FINAL UNTIL TIME EXPIRES TO FILE MOTION FOR REHEARING AND
DISPOSITION THEREOF IF FILED
from the Circuit Court for Orange County, Dan Traver, Judge.
C. Coffman, Orlando, for Appellant.
Moody, Attorney General, Tallahassee, and Robin A. Compton,
Assistant Attorney General, Daytona Beach, for Appellee.
2016, Appellant, Ezell Harris, Jr., was arrested and charged
with trafficking in twenty-eight grams or more of hydrocodone
and four grams or more of morphine after he sold hydrocodone
pills and morphine pills to an undercover agent. A
confidential informant helped arrange the video-recorded
transaction. Prior to trial, the State filed its Notice of
Intention to Use Similar Fact Evidence, alleging that on
several occasions in 2009, Harris sold oxycodone or
hydrocodone pills to various people.
the State later informed Harris that it did not intend to use
the prior drug sales as similar fact evidence, Harris moved
in limine, during trial, to prevent the State from using
prior sales as evidence of predisposition to rebut his
planned defense of entrapment. Harris argued that the
evidence was inadmissible because the State had nolle prossed
the charges related to the prior sales. The trial court
denied Harris' motion, thereby permitting the admission
of such evidence if Harris chose to testify that he was
entrapped by the confidential informant. Harris declined to
testify and presented no other witnesses. The jury
subsequently returned guilty verdicts on both trafficking
counts. On appeal, Harris argues that the trial court erred
in denying his motion in limine. We affirm.
law recognizes two distinct entrapment defenses-objective
entrapment and subjective entrapment. Only the subjective
entrapment defense is implicated in this case. Subjective
entrapment focuses on whether the defendant was predisposed
to commit the crime. Jones v. State, 114 So.3d 1123,
1126 (Fla. 1st DCA 2013). This inquiry turns on whether the
defendant was an individual who had no predisposition to the
crime but was lured into doing so, or, instead, was an
individual who readily availed himself or herself of the
opportunity to commit the crime. Id.
Munoz v. State, 629 So.2d 90 (Fla. 1993), the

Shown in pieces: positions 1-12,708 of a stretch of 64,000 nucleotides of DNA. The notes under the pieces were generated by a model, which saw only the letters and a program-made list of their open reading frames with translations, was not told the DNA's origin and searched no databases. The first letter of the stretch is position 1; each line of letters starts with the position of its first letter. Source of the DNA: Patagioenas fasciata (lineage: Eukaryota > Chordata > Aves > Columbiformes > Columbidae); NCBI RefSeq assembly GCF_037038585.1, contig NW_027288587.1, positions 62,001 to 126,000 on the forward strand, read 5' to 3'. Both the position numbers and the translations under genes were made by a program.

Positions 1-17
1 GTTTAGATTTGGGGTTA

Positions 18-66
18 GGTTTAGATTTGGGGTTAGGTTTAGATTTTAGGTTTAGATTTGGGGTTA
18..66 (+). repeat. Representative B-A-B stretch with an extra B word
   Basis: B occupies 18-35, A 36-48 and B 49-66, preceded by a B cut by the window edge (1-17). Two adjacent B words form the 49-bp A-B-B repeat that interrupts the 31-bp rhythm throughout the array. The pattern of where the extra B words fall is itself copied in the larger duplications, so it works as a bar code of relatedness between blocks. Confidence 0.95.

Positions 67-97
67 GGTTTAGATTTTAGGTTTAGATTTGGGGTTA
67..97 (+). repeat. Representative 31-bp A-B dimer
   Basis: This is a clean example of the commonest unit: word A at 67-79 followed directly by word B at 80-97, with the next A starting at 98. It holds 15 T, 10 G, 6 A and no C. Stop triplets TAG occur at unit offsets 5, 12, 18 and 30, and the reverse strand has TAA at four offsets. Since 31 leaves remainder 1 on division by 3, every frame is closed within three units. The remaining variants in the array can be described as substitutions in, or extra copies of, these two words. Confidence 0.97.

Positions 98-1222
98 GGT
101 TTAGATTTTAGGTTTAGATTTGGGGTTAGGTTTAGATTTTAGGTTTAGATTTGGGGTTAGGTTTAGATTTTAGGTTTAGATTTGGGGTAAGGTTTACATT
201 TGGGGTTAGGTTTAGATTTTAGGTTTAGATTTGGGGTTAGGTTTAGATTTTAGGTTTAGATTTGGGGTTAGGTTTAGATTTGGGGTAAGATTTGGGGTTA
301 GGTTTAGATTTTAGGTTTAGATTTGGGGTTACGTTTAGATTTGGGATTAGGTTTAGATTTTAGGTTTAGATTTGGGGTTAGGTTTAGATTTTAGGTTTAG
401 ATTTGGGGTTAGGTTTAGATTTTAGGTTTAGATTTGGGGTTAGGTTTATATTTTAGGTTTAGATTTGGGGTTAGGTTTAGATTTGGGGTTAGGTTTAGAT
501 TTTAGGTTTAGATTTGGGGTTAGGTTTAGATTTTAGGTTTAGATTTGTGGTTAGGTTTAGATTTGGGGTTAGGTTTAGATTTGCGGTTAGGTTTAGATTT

Florida Supreme Court established that in asserting the
defense of subjective entrapment, the defendant has the
burden of showing that a government agent induced him to
commit the charged offense and that he was not predisposed to
commit it. Id. at 99. If the defendant presents
evidence of his lack of predisposition, the burden shifts to
the State to rebut that evidence beyond a reasonable doubt.
Id. "In rebutting the defendant's evidence
of lack of predisposition, the prosecution may make 'an
appropriate and searching inquiry' into the conduct of
the accused and present evidence of the accused's prior
criminal history, even though such evidence is normally
inadmissible." Id. (citation omitted).
to Harris' suggestion, evidence of prior crimes to rebut
an entrapment defense is not limited to events resulting in a
conviction. "The state may prove predisposition
with evidence of 'the defendant's prior criminal
activities, his reputation for such activities, reasonable
suspicion of his involvement in such activity, or his ready
acquiescence in the commission of the crime.'"
Jones, 114 So.3d at 1126 (citation omitted). Here,
the State was prepared to present testimony of a witness who
had allegedly witnessed Harris' participation in illegal
drug sales in 2009. This evidence would have been relevant to
the issue of whether Harris was predisposed to commit the
contrary to Harris' assertion, dropped charges are not
the equivalent of an acquittal. The State can dismiss charges
for a variety of reasons other than the innocence of the
The decision to nolle pros a charge is a matter of
prosecutorial discretion which may be exercised for reasons
unrelated to the likelihood of conviction or the
prosecutor's judgment as to the accused's guilt or
innocence of the charged offense.
Holland v. State, 432 So.2d 60, 61 (Fla. 1st DCA
1983) (footnote omitted), approved, 466 So.2d 207
(Fla. 1985). Indeed, in the context of Williams
evidence, the Florida Supreme Court has expressly held that
relevant evidence of a defendant's participation in a
collateral offense is admissible, notwithstanding that the
charges against the defendant in the collateral offense were
nolle prossed. Holland, 466 So.2d at 208;
seealso Pomeranz v. State, 703 So.2d 465,
469 (Fla. 1997) ("Pleading guilty to a lesser offense on
remand or having a charge nol-prossed is clearly
distinguishable from obtaining an acquittal."). The same
logic applies to evidence of predisposition. Accordingly,
because evidence of prior drug sales ...